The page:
“Pardon me?” How could she be late? Had she misread the ticket? That couldn’t be. The silly man had marked her off his list.
He rested his elbows on the counter and stuck his head through the little window. “Most robins what come in here fly in ’long about the first of March. Here ’tis late April, and you come in by train. Something happen to ruffle your feathers, did it?”
Robin closed her eyes and counted to ten. “Indeed, sir. I don’t think it’s all that funny.”
“Oh, it ain’t just your name what’s ticklin’ my funny bones.” He yanked a red bandana from his pocket and mopped his brow. “No, ma’am. You see, the real laugher is… Oh, my. See, your uncle owns a ranch they call the Feather. And it got its name from the creek running through it—Pigeon Creek, they call it.”
Robin gritted her teeth and waited for Carl Rempel to quiet his funny bones. She knew all about the silly ranch name. Papa thought it quite humorous to tell anyone who cared to listen that his family included a nest of little birds—Robin, and her sisters Wren and Lark. But his one and only sibling’s claim to fame was a feather.
“What d’ya know. Robin. Feather. That do make me laugh” Mr. Rempel slapped the counter with his hand.
Robin clenched her teeth. A lady could only take so much. Uncle John didn’t keep his word. She wouldn’t keep hers, either. She would take the first train home and forget she ever heard of Cedar Bluff, Kansas.
She rummaged in her reticule. “Mr. Rempel. I would like to purchase a one-way ticket to Chicago, please.” She counted the money and plunked it on the counter.
The man sobered. He took his watch out of his pocket, tapped it on his hand a couple of times, then peered at it from arm's length. “Oh, I’m sorry Miss Robin, ma’am. I can’t sell it to you.” He removed his visor.
“What do you mean you can’t sell it to me? I have the money.”
“Well, now, you see, according to my granddaddy’s pocket watch, the Ticket Agent is off duty ’til t’morrow mornin’.”
“But…but…you’re the Ticket Agent, aren’t you?” She pinched the bridge of her nose.
“I was the Ticket Agent when the train came in, but weren’t nobody what needed a ticket, and ain’t no more trains comin’ or goin’ today so that makes me the Station Master, and his job ain’t to sell tickets. His job is to…”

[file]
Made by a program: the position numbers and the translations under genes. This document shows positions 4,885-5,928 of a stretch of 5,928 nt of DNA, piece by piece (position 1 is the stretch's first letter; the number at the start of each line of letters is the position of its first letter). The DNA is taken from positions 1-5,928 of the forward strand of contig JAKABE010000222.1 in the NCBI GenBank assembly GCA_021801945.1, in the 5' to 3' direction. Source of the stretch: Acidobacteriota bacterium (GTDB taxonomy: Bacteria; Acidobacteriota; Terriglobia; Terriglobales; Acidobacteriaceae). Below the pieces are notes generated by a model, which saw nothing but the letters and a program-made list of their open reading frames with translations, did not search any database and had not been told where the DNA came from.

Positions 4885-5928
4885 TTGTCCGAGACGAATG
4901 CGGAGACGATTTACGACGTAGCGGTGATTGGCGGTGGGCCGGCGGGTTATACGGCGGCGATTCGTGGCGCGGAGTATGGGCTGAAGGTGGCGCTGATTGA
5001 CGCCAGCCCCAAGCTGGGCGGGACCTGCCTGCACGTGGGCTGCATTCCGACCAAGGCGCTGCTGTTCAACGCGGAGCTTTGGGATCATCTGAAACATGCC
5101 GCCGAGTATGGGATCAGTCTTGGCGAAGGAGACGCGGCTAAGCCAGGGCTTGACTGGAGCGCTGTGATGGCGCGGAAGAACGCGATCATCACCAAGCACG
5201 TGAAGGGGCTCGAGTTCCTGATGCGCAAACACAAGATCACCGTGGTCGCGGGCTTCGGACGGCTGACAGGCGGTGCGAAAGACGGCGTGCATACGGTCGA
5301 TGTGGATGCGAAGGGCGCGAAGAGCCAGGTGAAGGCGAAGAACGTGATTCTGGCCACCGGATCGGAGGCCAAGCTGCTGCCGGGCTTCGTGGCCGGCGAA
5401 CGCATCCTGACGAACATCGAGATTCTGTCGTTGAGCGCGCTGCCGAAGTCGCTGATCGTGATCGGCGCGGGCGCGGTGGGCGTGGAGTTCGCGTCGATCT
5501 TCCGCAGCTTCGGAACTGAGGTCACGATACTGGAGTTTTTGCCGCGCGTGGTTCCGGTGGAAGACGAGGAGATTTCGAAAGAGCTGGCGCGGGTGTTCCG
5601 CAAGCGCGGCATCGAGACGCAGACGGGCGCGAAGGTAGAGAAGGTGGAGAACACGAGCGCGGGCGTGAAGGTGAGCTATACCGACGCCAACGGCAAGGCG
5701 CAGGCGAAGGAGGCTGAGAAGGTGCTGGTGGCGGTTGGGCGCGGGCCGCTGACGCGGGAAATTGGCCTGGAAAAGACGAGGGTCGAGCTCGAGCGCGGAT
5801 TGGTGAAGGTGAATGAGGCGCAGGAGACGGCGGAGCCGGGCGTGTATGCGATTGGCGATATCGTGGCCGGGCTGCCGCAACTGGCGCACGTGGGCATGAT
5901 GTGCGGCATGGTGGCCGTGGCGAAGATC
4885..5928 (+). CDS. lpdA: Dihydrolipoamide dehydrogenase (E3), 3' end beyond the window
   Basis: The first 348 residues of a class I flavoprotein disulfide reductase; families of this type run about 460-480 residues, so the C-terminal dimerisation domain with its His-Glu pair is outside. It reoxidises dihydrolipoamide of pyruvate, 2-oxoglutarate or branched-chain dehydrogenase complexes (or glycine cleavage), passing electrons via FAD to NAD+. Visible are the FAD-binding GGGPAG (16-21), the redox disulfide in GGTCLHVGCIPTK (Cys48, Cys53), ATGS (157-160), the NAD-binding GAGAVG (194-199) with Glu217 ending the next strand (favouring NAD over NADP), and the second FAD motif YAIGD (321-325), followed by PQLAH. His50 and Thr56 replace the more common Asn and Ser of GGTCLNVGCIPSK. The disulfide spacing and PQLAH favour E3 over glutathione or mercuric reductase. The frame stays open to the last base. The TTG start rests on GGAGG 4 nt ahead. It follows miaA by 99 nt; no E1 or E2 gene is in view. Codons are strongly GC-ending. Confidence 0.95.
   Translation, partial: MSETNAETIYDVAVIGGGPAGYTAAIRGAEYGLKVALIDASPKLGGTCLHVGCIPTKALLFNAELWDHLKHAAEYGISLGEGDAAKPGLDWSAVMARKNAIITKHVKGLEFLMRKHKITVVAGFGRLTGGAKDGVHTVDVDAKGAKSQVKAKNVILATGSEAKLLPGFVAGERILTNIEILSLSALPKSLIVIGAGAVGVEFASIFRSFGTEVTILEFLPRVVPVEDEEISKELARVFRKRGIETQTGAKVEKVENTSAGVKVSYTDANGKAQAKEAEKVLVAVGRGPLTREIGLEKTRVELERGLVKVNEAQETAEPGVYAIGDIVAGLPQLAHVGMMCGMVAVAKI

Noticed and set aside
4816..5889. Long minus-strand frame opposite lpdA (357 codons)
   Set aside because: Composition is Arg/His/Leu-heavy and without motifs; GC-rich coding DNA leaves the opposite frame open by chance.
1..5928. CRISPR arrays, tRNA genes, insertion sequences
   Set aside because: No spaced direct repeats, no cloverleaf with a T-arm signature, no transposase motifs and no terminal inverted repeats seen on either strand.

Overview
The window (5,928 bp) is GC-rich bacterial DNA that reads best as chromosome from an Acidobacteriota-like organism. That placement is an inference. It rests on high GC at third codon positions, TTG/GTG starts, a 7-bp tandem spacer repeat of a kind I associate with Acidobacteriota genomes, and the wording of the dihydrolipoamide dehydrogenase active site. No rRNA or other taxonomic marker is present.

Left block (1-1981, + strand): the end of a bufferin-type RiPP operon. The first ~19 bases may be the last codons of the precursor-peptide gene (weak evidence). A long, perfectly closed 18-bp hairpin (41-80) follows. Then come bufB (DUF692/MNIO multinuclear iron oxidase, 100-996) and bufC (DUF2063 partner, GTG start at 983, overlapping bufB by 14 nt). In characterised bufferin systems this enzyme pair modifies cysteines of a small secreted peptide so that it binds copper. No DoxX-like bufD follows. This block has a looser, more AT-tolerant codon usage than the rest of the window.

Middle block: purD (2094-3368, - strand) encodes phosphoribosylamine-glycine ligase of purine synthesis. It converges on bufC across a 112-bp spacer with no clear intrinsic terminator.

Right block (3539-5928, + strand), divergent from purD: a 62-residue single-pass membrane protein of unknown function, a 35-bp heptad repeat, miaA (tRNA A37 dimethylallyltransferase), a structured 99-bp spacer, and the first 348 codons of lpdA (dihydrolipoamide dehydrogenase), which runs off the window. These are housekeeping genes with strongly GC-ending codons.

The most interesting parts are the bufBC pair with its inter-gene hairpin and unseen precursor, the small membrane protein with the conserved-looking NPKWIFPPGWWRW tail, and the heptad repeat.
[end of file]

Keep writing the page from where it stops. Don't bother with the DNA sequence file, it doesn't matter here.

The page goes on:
“I know, I know. His job is to take names.” A lump worked its way up her throat, but she would not let this little man get the best of her. “Mr. Rempel. Please try to understand. I don’t know what to do. I have nowhere to go.”
He sidestepped around the counter, closed the half door, and hung his visor on a peg on the wall. One crooked finger beckoned her to follow him out of the station, then he locked the door behind them.
“Sorry to leave you all alone like this, but it’s the rules.” He plopped a tattered black hat on his head and bow-legged his way down the steps. Tiny puffs of dust followed him as he shuffled a few steps away, then stopped and pointed to the sky. “Storm a brewin’ I’d say. Hope John gets here before it hits.”
“Wait! What if he doesn’t come? Where can I go if it storms?” Don’t they have gentlemen in Kansas. Does he plan to leave me here all alone in this strange town?
“Don’t suppose you need to get fretful, ma’am. That there weather change has a whole lot of hills to cross before it gets to Cedar Bluff. If John Wenghold told you he’d come get ya, he’ll be here. Never knowed the man to whistle a windy.” He scratched his head through a hole in his floppy hat. “Reckon if you have to, you could go to Emma’s Mercantile down the street a ways. That’d likely be the first place John would look if ya wasn’t at the station.”
He pursed his lips and kissed the air. “C’mon, Cat. We best see what Mrs. Rempel fixed us good to eat.” The black cat hopped from its seat on the platform, then arched its tail and marched behind the man as he shuffled away from the depot.
So much for taking me home with you, fickle kitty.
Robin waited until she could no longer see the stationmaster and his cat, then checked the gold watch pinned to her lapel. Four-thirty. One hour since the train chugged away, but it seemed a lifetime. Uncle John still had time to get here before dark. She rotated her shoulders and moved her head from side to side. No need to panic.
She sat on the long bench, and massaged her left leg. She would give Uncle John another hour. Mr. Rempel said the storm remained a long way off, and her leg was too painful to attempt to walk any distance.
She leaned her head against the rough stone. Did her uncle know she was crippled? Surely Papa mentioned something to him over the years. But what if he hadn’t? Would Uncle John send her back to Chicago? Oh, Papa. If only you could tell me what to do.
Hot wind stung her cheeks, and she closed her eyes against the glare of the sun in her face. It wouldn’t do any good to pray, but she did so want Uncle John to get there before the storm.